Topping his favorite Quentin characters is Mace Windu from the Star Wars prequels because… well, he’s a Jedi! The trilogy of Star Wars films he was involved with may not be beloved by all, but few can argue with how cool it was that Jackson is part of the universe. The actor has also made it clear in the past that he’s interested to reprise his role in a future Star Wars movie, even though his character died. Maybe in the planned Obi Wan spinoff?

Then, Samuel L. Jackson just skipped a No. 2 spot-earner right to his favorite role of all time… Mitch Henessey in the 1996 film The Long Kiss Goodnight. He loved playing the wacky private detective “crazy dude” and had a blast working with Geena Davis on it.

Okay, so Mitch Henessey’s certainly not a role everyone knows Samuel L. Jackson for and it likely won’t go down in history as the other characters he named, but the fact that it’s his undisputed top pick 23 years later shows it was a memorable and fun experience that he treasures. So check it out!

You can see Samuel L. Jackson reprise his role as Mr. Glass, 19 years after Unbreakable, in the sequel Glass, coming to theaters on January 18, 2019, along with five other performances coming to the big screen this year alone from the impressive actor, including a Shaft sequel.

Nicole Kidman Was ‘Mortified’ By Awkward Golden Globes Moment

This year’s awards season has already kicked off, which means we’ve had plenty of fun, brilliant and even awkward moments to relish in or even poke fun at on the Internet. One of those moments happened during the Golden Globes when Rami Malek was seemingly ignored attempting to introduce himself to Nicole Kidman, only to have her seemingly rebuff the candid attempt. Now, she’s explained what really happened, noting in a recent interview:

Both Nicole Kidman and Rami Malek actually attended the Critics’ Choice Awards this weekend, where people on the red carpet were all over talking about what happened at the previous awards event. Kidman revealed to ET while talking about her movie Destroyer that she actually does already know Rami Malek and they even touched base after the news broke, even emailing about what happened.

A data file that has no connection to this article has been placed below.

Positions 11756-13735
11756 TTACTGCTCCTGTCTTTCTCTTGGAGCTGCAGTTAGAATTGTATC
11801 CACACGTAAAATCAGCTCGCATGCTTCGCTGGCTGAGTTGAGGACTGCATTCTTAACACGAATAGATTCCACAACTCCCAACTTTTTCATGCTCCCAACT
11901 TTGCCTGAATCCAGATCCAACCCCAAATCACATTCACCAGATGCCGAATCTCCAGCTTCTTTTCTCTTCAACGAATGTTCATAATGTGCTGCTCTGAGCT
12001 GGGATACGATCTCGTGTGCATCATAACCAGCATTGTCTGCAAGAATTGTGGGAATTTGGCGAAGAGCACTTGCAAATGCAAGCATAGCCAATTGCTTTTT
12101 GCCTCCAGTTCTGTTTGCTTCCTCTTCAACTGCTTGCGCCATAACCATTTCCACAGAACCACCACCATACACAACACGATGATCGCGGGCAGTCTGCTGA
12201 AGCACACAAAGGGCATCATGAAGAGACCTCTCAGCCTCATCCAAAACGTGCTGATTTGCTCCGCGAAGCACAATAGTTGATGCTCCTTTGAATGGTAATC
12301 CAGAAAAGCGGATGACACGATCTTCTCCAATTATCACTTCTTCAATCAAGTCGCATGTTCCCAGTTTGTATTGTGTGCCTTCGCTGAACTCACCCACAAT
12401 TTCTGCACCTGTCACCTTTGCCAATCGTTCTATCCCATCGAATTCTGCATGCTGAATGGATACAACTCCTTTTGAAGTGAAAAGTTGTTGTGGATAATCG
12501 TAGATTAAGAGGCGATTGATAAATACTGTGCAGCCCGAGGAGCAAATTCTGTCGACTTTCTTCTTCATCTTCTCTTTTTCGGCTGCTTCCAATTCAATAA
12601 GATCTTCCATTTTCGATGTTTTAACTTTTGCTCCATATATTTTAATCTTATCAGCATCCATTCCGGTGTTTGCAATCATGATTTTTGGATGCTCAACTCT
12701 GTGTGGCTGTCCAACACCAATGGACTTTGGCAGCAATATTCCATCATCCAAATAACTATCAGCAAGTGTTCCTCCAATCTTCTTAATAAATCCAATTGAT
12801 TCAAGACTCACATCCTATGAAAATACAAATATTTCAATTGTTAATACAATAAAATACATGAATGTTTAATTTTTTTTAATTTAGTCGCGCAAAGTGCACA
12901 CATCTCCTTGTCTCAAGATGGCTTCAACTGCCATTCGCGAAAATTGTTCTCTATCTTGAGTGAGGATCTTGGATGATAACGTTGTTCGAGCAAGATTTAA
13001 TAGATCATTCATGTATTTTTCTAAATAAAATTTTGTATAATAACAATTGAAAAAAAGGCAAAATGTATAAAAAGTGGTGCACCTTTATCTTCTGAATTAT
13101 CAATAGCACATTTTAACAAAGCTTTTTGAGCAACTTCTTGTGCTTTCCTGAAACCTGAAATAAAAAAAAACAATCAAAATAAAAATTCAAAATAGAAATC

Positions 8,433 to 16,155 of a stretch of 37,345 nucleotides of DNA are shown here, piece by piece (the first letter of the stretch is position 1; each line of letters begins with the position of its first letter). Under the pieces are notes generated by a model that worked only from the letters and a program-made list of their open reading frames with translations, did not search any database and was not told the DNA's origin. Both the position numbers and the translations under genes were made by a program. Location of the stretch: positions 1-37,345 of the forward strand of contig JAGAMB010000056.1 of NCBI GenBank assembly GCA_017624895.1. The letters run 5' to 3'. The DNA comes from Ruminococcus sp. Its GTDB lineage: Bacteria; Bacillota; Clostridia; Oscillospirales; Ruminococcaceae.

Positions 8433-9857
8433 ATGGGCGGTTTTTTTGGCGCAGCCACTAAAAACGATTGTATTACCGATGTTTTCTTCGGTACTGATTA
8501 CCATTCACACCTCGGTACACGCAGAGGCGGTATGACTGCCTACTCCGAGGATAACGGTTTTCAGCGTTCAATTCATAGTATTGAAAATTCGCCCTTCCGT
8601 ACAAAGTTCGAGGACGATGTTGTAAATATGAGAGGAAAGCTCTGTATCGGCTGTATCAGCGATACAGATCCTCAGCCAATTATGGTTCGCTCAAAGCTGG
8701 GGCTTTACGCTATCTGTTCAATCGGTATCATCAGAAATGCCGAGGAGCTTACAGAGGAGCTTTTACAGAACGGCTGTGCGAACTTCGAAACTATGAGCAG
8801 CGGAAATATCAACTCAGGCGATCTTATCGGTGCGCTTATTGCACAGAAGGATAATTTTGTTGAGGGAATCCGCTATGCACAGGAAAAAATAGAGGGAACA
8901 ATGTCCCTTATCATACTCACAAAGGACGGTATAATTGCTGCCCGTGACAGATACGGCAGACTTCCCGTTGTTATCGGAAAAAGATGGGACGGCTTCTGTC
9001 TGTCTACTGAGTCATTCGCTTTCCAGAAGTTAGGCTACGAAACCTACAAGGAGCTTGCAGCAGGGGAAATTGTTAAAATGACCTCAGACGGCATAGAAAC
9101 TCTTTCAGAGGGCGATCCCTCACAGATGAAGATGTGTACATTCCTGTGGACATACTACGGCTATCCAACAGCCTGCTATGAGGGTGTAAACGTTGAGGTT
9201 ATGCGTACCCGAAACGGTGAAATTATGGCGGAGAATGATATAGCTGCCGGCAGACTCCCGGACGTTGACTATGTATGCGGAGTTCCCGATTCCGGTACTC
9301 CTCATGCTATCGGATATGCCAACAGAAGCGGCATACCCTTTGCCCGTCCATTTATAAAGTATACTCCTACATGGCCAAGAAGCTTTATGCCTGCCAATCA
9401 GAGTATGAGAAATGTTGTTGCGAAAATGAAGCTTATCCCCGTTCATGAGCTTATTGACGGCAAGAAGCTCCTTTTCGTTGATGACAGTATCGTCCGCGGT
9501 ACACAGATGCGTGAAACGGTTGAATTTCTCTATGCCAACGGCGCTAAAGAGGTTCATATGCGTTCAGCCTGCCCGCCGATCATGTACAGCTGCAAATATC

The Bohemian Rhapsody actor also previously talked about the exchange, also mentioning that he and Nicole Kidman had been pals for a while and joking that he knows the whole thing is “probably haunting” him on the interwebs.

On the bright side, Rami Malek in particular had a heck of a Golden Globes. Not only did the actor win Best Performance (in a drama) for playing Freddie Mercury on the big screen and not only did Bohemian Rhapsody win for Best Picture in the drama category, but Malek himself went viral for several reasons.

First, if you haven’t caught him introducing himself to Lady Gaga, you should check it out. Secondly, he went viral for his moment with Nicole Kidman and if you missed that, it did seem pretty awkward at the time.

So, now you are all caught up on the goofy moment between the Bohemian Rhapsody actor and the Aquaman actress. Rami Malek may actually be a little awkward in person; however, if you think it’s weird for him to normally pal around with big names like Nicole Kidman, you’d be wrong. He’s known Kidman for a while and will likely be spending even more time with other a-listers as his own profile grows.

We’ll likely be seeing more from Rami Malek and Nicole Kidman in the weeks to come as the awards season continues rolling. For more on what’s coming up, including the Oscars, stay tuned to CinemaBlend.

M. Night Shyamalan Has Been Funding His Own Movies, Including Glass

M. Night Shyamalan’s Glass is not only the biggest movie in the generally barren month of January, it’s one of the most anticipated movies of 2019 period. Glass is the follow-up to the very successful 2016 film Split as well as a long-awaited sequel to a beloved 2000 hit Unbreakable. Considering those factors you’d think that Hollywood opened up the checkbook to make it, but M. Night Shyamalan actually funded it himself, as he has his past few films.

The director has been putting his money where his mouth is to stage his comeback over his past three films. Starting with 2015’s The Visit, M. Night Shyamalan took out a $5 million loan on his Pennsylvania estate to finance the film. The Visit went on to make almost $100 million worldwide. He then scratched together $9 million to make Split, which put the director back on the map in a big way with a $278.4 million worldwide haul.